Lets look at the otis scores by education group go to

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Let’s look at the Otis scores by education group. Go to Graph -> Boxplot. Under the One Y option choose With Groups. Place Otis in the Graph Variables box and Education in the Categorical variables for grouping box . Add a title to your plot. Q8: Comment on the relationship between the Otis scores and the education of the participants. Q9: Create a box-and-whisker plot to help answer the following question. Does watching the cartoon characters in colour influence the learning of participants immediately after viewing the lecture slides? 7. Construct a bar plot. Let’s create a bar plot of the categorical variable Education which records the type of education level of each participant. Go to Graph -> Bar Chart and tell Minitab that the bars represent counts of unique values. Choose a Simple bar chart and plot the education variable. Q10: Which is the most frequent type of education level in the set of study participants?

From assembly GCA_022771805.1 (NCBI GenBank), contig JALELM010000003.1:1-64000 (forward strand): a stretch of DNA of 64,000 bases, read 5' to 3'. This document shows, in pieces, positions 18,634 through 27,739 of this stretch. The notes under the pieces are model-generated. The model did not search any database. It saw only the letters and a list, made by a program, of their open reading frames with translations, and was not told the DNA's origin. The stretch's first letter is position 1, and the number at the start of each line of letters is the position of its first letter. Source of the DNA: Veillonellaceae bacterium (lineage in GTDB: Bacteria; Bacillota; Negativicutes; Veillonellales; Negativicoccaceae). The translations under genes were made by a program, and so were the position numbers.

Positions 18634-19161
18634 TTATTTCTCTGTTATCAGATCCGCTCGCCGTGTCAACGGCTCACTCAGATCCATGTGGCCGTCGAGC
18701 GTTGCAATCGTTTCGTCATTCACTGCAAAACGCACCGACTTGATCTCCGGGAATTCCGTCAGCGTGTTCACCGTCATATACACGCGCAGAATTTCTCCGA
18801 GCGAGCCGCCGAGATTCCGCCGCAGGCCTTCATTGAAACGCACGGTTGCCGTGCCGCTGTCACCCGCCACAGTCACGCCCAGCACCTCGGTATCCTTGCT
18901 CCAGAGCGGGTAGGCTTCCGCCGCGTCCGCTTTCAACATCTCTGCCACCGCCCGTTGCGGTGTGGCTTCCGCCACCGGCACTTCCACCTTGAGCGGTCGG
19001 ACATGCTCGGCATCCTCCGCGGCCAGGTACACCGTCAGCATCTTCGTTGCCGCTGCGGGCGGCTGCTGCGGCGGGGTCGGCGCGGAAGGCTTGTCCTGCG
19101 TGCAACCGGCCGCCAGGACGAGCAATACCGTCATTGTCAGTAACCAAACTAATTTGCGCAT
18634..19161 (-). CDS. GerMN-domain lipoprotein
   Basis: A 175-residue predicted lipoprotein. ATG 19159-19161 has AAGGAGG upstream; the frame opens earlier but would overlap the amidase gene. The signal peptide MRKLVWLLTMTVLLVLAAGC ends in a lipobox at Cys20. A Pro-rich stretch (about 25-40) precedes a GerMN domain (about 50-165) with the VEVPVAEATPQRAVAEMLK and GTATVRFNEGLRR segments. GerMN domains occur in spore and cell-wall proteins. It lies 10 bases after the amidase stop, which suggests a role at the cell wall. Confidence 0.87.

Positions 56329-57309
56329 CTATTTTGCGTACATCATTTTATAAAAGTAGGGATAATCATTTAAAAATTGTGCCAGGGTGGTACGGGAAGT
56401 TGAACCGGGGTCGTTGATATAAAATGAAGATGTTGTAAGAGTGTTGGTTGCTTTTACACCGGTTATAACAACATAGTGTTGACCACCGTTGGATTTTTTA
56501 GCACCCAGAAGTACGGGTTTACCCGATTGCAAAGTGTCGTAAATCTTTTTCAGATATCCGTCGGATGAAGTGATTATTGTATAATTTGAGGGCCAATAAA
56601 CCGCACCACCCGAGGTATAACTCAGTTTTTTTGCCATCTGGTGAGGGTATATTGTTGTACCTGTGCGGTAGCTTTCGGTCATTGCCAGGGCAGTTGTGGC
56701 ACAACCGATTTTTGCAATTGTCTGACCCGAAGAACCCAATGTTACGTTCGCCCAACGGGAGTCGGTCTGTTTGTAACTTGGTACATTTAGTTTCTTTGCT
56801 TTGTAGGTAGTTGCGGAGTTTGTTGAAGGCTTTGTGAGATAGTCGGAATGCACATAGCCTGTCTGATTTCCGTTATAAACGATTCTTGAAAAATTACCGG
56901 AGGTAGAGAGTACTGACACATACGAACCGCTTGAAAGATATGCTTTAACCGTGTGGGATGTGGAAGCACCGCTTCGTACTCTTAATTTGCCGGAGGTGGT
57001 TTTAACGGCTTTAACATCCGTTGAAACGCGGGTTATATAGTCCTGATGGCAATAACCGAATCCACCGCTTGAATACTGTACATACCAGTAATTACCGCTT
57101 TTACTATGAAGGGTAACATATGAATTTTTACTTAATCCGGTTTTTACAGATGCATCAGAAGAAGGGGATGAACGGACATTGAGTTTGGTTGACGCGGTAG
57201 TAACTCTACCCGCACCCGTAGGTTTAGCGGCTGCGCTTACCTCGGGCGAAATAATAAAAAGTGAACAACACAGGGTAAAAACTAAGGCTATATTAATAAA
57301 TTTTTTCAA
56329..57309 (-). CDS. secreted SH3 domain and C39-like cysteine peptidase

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8. Create a contingency table. We saw in class that a good way to summarise two categorical variables is by using a two way table (often called a contingency table ). Let’s cross-tabulate the Education variable with the Location variable. Recall what the different categories in each of these variables are. To create a table, go to Stat->Tables->Cross Tabulation and Chi-Square… Put the Education variables in the rows of the table and the Location variable in the columns. The resulting table should appear in your session window similar to that shown below. Q11: Does the table tell you anything about the set of study participants? For example, would you make any comment on the relationship between non-medical staff and Hospital C? oOo You now have now worked with a large data set involving both categorical and numerical data, and you have summarized this large data set using illustrative plots and tables. It has been easier for you to draw conclusions about the question under study from the illustrative plots and tables than it would have been by just looking at the rows of raw data. Even more steps into the world of a statistician … oOo
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